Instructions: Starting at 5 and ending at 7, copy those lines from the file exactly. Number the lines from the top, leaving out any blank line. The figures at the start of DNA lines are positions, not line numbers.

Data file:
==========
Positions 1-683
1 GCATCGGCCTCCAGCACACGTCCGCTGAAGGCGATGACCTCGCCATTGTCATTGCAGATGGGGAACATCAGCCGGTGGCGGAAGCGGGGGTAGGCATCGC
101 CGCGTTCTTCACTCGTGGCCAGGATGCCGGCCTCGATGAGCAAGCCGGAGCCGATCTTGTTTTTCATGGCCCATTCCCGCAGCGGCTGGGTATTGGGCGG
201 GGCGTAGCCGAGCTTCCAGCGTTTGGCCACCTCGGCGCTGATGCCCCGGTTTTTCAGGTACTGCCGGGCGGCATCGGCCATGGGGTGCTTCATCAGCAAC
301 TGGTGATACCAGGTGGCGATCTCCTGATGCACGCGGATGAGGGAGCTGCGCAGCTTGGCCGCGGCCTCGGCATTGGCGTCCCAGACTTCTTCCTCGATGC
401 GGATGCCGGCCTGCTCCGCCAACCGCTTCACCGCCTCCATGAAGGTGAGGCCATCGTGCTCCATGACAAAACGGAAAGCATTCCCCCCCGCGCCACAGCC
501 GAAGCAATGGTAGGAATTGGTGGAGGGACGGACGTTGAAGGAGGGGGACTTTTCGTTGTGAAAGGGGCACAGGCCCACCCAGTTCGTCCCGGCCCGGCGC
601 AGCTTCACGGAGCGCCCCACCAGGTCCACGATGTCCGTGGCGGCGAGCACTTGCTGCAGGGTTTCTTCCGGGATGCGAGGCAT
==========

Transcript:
301 TGGTGATACCAGGTGGCGATCTCCTGATGCACGCGGATGAGGGAGCTGCGCAGCTTGGCCGCGGCCTCGGCATTGGCGTCCCAGACTTCTTCCTCGATGC
401 GGATGCCGGCCTGCTCCGCCAACCGCTTCACCGCCTCCATGAAGGTGAGGCCATCGTGCTCCATGACAAAACGGAAAGCATTCCCCCCCGCGCCACAGCC
501 GAAGCAATGGTAGGAATTGGTGGAGGGACGGACGTTGAAGGAGGGGGACTTTTCGTTGTGAAAGGGGCACAGGCCCACCCAGTTCGTCCCGGCCCGGCGC